The dealer is protected because she has already received her proceeds from the sale of the contract. But the retailer who buys the contract is wary of the deal falling through and will factor it into the price he is willing to pay.
With a double closing, the dealer assumes more risk because if the deal falls through, she receives nothing. However, with this greater risk comes a greater reward.
A double closing begins with the dealer signing a purchase contract with the property owner. Then the dealer signs a contract with the retailer, in which the retailer agrees to buy the property from the dealer at a higher price and deposits that amount in escrow. The property owner signs the deed to the dealer, who then signs it to the retailer.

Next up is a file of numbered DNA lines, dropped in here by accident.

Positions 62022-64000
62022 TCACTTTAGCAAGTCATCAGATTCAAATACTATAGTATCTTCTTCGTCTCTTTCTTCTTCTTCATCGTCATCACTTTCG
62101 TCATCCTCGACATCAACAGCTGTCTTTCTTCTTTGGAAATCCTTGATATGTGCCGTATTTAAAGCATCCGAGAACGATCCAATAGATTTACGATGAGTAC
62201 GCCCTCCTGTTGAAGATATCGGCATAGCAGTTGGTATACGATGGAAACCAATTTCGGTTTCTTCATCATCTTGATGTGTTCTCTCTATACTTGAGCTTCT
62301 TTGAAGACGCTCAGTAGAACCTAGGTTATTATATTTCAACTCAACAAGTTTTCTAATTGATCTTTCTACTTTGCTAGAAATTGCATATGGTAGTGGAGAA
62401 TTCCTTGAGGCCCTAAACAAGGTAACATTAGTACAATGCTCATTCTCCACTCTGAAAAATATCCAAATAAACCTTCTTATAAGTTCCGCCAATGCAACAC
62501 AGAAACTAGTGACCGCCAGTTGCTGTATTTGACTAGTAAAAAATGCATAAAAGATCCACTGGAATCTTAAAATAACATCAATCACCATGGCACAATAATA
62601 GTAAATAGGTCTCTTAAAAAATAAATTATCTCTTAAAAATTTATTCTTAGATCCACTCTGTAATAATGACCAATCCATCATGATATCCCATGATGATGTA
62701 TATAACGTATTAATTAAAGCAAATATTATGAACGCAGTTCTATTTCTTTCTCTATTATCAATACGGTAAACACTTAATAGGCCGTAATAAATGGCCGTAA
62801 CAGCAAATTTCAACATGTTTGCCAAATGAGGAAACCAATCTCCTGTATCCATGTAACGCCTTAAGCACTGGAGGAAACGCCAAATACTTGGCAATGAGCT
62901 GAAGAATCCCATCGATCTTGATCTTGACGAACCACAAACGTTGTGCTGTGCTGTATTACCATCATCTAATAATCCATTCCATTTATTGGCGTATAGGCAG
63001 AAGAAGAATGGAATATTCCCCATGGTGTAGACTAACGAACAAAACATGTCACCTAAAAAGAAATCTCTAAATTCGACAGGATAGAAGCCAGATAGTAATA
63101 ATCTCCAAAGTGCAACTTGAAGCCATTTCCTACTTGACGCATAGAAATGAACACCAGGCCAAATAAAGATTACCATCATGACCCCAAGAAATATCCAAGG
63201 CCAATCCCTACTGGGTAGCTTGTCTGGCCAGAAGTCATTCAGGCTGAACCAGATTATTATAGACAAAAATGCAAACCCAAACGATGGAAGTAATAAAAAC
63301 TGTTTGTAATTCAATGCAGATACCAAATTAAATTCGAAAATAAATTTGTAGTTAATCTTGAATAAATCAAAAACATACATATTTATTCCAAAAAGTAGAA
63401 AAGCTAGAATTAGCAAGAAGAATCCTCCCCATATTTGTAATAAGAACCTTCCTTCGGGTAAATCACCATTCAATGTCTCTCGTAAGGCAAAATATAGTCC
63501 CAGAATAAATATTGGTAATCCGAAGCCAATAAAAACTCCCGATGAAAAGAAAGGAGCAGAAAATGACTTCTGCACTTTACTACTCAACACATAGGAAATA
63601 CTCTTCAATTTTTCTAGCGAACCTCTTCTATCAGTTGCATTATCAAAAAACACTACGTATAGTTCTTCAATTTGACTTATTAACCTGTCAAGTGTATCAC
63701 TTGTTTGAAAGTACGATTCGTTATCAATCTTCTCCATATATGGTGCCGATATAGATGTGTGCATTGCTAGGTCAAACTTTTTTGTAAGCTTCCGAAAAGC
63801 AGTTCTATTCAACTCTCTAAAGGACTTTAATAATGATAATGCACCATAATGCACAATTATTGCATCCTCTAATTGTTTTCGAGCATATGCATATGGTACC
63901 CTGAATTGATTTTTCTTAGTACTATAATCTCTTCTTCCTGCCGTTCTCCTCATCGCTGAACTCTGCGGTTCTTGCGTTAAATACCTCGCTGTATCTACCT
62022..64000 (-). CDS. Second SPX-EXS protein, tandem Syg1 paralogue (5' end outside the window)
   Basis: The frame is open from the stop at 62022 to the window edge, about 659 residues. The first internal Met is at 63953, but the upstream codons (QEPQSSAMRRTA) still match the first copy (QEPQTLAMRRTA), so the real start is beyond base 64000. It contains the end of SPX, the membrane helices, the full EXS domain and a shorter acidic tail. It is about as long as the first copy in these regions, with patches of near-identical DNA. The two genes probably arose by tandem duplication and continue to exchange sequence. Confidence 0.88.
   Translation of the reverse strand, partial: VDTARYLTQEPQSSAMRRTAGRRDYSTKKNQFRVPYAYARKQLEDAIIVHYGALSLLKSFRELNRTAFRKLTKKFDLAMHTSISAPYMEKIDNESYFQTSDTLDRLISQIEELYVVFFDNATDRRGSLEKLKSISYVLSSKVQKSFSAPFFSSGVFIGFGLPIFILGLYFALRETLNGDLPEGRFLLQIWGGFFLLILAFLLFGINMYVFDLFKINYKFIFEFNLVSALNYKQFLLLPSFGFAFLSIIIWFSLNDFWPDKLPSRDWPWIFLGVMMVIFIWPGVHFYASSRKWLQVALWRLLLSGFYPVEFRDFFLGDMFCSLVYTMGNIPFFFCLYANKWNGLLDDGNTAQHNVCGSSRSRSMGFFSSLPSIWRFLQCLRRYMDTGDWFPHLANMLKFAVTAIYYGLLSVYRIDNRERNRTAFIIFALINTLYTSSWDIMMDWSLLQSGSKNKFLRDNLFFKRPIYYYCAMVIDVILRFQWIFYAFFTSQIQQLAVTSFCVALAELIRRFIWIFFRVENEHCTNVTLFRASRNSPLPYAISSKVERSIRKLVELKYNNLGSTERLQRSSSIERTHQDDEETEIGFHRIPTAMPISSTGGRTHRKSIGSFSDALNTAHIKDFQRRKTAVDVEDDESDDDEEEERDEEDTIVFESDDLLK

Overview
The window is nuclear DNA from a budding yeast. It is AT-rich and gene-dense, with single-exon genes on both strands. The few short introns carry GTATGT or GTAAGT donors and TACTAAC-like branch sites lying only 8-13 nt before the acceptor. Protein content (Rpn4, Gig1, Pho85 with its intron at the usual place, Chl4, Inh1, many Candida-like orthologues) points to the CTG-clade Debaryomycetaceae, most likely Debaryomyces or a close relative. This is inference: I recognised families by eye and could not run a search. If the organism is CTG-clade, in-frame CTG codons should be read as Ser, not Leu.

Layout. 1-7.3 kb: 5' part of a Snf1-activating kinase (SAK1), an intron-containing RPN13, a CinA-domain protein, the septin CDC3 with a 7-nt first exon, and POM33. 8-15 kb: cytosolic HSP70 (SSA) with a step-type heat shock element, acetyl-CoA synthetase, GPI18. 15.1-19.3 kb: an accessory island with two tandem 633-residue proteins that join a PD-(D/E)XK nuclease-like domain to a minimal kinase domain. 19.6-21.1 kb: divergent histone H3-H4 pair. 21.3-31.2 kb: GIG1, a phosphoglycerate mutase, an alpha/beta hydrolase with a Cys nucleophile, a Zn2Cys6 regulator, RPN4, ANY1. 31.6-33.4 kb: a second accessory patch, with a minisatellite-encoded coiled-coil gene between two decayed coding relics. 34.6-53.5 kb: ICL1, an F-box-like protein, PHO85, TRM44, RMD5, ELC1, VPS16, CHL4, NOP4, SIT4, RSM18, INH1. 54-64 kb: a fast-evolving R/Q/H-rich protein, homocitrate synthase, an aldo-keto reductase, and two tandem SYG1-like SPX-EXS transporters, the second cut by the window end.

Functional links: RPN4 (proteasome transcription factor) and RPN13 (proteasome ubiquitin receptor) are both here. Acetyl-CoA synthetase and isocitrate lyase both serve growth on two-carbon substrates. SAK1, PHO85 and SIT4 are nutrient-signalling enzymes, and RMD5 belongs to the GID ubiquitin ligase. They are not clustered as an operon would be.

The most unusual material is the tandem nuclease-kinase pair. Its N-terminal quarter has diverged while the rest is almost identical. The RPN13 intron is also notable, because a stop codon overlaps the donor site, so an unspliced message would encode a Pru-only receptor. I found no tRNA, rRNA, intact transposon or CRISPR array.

The retailer then signs the loan documents, and the process is complete--the property owner is paid his asking price, and the dealer is paid the difference. Note that the dealer came to the table with no money, and her credit was never an issue.
I hope today's lesson is not that hard. IF it is, take your time today to digest it and understand the method. It might be useful for you to start your property investment with it. For the time being, stay tuned for our lesson No.3 tomorrow.